Cells can only survive in a limited
range of conditions.
If the condition varies too much the
cell will die.
If too many cells die, we die.
Homeostasis attempts to keep the
internal environment suitable for
cellular activity and survival.
Cellular activity alters the internal
environment and is discussed in later
substances into and out of the cell. This is called
cell transport.
Different substances have different ways
of crossing the membrane, the lipid bi-layer.
As the bi-layer is made of a fat-like substance,
other fats are more able to cross the bi-layer
than are non-fats. For example, oils and vinegars (a non-fat) are hard to mix in a sauce called
‘vinaigrette’, which is a salad dressing. Likewise
fats and non-fats are hard to mix in cells and
9781403_945471_02_cha01.indd 19
Diffusion (or passive diffusion) moves
substances down a concentration gradient
from high to low.
Active transport (and all active systems)
requires energy to move substances against
a concentration gradient.
Osmosis is the movement (diffusion) of
It is one of the rules of the universe that physicists have observed that substances tend to go
from areas of high concentration to areas of
low concentration. They do this without any
help. This has to do with increasing disorder
and is called entropy. It forms the basis of one
of the laws of thermodynamics and links living things with the energies of matter found
throughout the cosmos.
Imagine a vacuum flask, a flask with nothing
in it, not even air, into which you allow some
blue gas. The gas will diffuse into the whole
flask, not collect all together at the entrance.
It will go from an area of high concentration,
where you let it into the flask, to an area of low
concentration until it has diffused throughout
the flask and the blue molecules of the gas are
evenly spread out.
The problem is getting substances to go
from low concentration to high concentration,
which is sometimes needed in living organisms.
This requires energy to move the substances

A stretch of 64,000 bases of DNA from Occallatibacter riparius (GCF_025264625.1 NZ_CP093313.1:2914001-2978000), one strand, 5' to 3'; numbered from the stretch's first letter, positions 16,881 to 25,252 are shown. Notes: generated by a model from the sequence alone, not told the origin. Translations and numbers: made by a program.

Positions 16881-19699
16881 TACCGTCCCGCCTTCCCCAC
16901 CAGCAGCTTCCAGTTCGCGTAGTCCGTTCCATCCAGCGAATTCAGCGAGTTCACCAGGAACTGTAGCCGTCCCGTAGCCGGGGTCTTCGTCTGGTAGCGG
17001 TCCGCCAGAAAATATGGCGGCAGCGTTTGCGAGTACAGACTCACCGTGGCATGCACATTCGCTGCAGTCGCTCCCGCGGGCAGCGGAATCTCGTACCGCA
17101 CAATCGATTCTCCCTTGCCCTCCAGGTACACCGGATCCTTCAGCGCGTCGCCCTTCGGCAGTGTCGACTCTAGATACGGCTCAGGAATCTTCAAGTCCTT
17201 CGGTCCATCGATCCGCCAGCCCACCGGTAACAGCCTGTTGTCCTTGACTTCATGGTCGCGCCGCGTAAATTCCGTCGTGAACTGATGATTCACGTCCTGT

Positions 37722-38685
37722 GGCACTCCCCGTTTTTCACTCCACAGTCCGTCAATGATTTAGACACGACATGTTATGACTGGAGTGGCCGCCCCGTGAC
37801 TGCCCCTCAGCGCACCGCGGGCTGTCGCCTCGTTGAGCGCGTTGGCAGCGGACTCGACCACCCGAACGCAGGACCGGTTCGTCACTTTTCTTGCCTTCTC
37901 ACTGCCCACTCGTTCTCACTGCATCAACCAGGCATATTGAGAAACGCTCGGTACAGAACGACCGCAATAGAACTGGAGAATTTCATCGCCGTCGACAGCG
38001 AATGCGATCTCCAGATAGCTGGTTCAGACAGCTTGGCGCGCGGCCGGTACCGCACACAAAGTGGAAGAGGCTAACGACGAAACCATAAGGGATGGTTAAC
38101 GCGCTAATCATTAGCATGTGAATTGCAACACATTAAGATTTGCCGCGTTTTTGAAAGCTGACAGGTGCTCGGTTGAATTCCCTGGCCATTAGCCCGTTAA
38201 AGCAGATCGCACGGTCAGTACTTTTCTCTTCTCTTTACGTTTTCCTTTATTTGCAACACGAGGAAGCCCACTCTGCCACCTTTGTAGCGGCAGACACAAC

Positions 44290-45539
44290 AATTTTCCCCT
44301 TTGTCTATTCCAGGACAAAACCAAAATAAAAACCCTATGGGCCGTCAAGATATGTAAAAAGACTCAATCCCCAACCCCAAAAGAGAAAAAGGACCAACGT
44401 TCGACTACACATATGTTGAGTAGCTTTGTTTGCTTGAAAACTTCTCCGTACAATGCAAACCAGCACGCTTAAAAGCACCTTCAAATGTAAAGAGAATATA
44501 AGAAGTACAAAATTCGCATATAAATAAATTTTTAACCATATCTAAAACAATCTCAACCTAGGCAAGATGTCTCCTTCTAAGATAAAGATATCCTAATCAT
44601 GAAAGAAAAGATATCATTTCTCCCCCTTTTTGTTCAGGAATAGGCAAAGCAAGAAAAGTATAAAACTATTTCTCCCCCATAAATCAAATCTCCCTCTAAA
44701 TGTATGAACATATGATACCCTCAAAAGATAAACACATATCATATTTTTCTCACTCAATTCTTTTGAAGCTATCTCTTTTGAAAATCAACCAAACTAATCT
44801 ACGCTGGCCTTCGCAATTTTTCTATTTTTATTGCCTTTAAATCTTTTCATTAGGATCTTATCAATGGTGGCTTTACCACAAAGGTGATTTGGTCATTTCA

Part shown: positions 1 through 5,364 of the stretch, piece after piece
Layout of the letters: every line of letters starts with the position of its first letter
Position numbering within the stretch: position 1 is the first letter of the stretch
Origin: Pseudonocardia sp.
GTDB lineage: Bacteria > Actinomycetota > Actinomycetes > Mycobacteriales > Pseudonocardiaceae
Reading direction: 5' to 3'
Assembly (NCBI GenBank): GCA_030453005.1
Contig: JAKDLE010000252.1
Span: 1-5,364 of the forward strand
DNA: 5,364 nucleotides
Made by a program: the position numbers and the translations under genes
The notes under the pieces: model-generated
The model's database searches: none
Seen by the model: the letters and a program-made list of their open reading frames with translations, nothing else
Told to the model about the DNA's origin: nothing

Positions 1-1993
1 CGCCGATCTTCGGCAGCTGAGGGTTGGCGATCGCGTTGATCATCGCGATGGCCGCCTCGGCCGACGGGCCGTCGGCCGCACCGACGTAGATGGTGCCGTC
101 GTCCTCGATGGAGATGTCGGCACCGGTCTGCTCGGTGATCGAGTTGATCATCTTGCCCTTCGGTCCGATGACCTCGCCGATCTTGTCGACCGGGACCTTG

against their natural tendency. This energy is
obtained from cellular metabolism, and this
mode of transport that takes energy is called
active transport.
In Figure 1.6 there is little of the substance
oxygen (O2) inside the cell and more of it
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outside. The O2 therefore moves down its concentration gradient from high outside to low
inside until it is the same on each side (called
The other substance, carbon dioxide (CO2),
would move in the opposite direction down its
concentration gradient from high concentration inside the cell towards the low concentration outside the cell.
Diffusion of substance
Diffusion into a cell
Diffusion out of a cell
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Facilitated diffusion
Facilitated diffusion is a form of passive diffusion, but it differs in that this diffusion is
mediated (helped) by proteins embedded in the
plasma membrane. These proteins either
allow the substance to move through specific
pores in the membrane (channels) or
bind the substance that is to diffuse across a
membrane to transport or carrier molecules,
which bind to the substance on one side of the
membrane and release it on the other side.
Both of these methods facilitate the diffusion.
Active transport
Active transport is transport that requires energy to
move a substance. It describes moving substances
against their concentration gradient, moving
them from low concentration to high concentration, rather than the other way by diffusion.
Most substances, whether moving by diffusion or by active transport, cross the membrane
at specific places where proteins or channels
exist for them. The movement is often very
specific, a protein in the membrane only
binding or transporting one type of chemical
(Figure 1.7).
Engulfment is where the membrane of the cell
surrounds particles to form a vesicle. This vesicle is a small sac formed by budding off from an
existing membrane. The substance inside the
vesicle is then transported either within the cell
or across the cell membrane.
Vesicles can
transport substances from one structure to
another within cells;
take substances from the fluid outside the
cell (extracellular fluid) – endocytosis;
release substances into extracellular fluid –
exocytosis (see Figure 1.8).
Cell membrane
Cell membrane
Facilitated passive diffusion
Passive diffusion
Cell membrane
Active transport:
Substance pumped
against concentration gradient
9781403_945471_02_cha01.indd 21
Passive, facilitated and active transport compared
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Endocytosis (taking in) and exocytosis (eliminating)
Health Connection
Pharmacology is the study of
medicines. Most medicines that
act on cells must be transported
into cells by diffusion, facilitated
diffusion, active transport or engulfment to have an effect on the cell.
How drugs get into cells is part of
the study of pharmacology.
Water, osmosis and body fluids
Water is the major fluid in the body. It forms part
of the transport medium, blood, and the medium
in which substances such as nutrients can dissolve in and around cells. It is a very good solvent,
allowing many solutes, particularly hydrophilic
(water loving) solutes, to be carried or dissolved.
Keeping the correct hydration levels is very